Ever been watching a Rubik's cube tutorial video or reading a speed cubing article online, and come across that strange string of letters that somehow refer to moves on the cube? Here's a handy chart for basic 3x3 Rubik's Cube Notation.
|Turn the Up (U) Layer|
|Turn the Right (R) Layer|
|Turn the Left (L) Layer|
|Turn the Front (F) Layer|
|Turn the Back (B) Layer|
|Turn the Down (D) Layer|
Turn the middle (M) layer
(Turns in the same direction as the L move)
Turn the equator (E) layer
(Turns the same direction as the D move)
Turn the S layer
(Turns the same direction as the F layer)
Counterclockwise and 180°
All standard notation without any suffixes indicate a 90° clockwise rotation, e.g. R refers to a rotation of the right face 90° clockwise.
To indicate a 90° counterclockwise notation, an apostrophe ' is placed after the letter corresponding to the whichever face needs to be turned 90° counterclockwise,e.g. R' refers to a rotation of the right face 90° counterclockwise.
For a 180° rotation, a number 2 is placed after the corresponding letter similar to the apostrophe indicating counterclockwise moves, e.g. U2 refers to a rotation of the upper face 180° (counterclockwise/clockwise, dependent on case) - not the band!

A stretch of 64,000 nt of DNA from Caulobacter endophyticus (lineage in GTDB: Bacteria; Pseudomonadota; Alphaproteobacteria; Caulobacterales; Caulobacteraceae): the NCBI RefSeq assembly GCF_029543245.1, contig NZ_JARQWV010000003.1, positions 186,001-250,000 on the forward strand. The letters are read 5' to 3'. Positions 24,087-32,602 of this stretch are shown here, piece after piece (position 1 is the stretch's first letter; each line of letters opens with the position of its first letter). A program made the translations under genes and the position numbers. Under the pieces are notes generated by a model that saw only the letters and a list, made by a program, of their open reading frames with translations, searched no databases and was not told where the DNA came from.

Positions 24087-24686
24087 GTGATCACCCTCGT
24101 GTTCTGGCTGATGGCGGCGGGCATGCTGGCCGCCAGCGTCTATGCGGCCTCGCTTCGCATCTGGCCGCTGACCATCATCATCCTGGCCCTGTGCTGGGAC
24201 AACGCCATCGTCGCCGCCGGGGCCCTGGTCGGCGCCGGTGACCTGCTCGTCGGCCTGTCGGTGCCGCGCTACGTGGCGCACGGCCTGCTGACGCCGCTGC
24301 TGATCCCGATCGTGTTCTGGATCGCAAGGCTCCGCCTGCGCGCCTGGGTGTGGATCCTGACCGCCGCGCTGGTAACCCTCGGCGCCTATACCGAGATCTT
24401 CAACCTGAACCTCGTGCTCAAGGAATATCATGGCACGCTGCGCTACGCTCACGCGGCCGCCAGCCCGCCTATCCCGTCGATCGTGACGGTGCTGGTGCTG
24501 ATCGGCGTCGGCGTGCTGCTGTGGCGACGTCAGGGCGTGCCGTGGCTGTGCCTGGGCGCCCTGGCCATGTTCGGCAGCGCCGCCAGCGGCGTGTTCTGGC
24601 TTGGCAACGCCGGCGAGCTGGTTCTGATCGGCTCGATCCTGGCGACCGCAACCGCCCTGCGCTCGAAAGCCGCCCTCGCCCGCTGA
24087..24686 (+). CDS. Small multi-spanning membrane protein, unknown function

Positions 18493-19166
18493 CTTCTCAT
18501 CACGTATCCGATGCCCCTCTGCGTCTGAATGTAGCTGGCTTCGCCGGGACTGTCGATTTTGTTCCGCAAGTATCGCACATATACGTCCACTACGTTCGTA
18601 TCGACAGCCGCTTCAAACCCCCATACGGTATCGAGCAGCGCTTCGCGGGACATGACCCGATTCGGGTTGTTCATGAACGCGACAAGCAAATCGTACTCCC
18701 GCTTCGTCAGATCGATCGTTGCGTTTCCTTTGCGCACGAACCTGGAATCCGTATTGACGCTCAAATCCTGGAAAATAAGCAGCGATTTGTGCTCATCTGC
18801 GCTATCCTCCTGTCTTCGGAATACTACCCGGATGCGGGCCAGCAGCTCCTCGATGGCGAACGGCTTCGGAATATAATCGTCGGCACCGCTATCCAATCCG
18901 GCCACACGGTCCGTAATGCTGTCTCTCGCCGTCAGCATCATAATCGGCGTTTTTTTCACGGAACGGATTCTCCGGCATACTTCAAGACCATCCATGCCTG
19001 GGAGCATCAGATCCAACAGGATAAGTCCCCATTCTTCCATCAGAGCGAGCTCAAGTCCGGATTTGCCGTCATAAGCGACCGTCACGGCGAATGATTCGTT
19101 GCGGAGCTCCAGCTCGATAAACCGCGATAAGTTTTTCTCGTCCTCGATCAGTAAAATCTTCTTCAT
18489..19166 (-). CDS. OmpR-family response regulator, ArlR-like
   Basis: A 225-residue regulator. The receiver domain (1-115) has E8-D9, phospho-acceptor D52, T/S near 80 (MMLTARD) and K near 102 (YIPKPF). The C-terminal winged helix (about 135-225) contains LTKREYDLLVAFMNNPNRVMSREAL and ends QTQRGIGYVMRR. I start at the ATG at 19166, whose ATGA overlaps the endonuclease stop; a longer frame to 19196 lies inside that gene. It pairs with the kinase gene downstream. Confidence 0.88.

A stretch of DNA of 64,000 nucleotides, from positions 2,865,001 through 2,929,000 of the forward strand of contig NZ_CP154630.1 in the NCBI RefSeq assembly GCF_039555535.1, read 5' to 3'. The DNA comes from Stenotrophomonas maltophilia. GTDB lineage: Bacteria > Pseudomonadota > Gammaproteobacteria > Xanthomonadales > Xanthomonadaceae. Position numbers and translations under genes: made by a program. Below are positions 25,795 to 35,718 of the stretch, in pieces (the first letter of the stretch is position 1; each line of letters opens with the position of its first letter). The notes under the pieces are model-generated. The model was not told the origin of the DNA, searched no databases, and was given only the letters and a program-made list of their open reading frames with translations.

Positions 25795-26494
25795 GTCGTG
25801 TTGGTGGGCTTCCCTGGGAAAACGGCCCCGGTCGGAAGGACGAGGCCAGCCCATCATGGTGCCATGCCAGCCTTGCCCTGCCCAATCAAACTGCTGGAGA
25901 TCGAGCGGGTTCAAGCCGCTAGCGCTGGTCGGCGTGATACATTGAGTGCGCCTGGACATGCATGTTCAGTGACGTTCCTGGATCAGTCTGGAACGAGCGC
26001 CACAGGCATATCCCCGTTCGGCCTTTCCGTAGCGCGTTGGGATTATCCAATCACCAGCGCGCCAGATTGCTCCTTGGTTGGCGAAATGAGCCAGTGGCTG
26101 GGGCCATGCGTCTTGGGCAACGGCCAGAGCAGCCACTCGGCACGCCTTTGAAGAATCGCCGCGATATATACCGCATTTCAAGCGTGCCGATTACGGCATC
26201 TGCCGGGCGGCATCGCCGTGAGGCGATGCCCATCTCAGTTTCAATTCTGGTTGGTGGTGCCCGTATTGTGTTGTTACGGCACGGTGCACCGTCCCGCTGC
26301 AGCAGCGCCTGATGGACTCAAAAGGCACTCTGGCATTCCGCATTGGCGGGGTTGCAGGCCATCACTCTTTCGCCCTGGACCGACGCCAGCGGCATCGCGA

Wide moves turn two layers at once and are indicated by either a lower case letter or a W suffix after a letter. For example, r or Rw refers to a 90° clockwise rotation of both the right and middle layers.
In algorithm sites such as speedcubestats.com, you may see both square and/or round brackets containing letters. These brackets group like sets of turns together, commonly known as triggers.
For example, an algorithm for OLL (Orientation of the Last Layer) 20 features a R U R' trigger enclosed between circular brackets. A variant of this can be found in OLL 56, where a similar trigger is enclosed but wide R moves are used instead.
||S' (R U R') S U' M' U R U' r'|
||(r U r') (U R U' R') (U R U' R') (r U' r')|
Triggers are useful for breaking up the algorithms into "chunks" - which can make learning algorithms a lot easier and more digestable.
After having learned basic speed cubing notation, the next step is to start implementing more efficient fingertricks for turning the puzzle - check out J Perm's video tutorial on 3x3 fingertricks.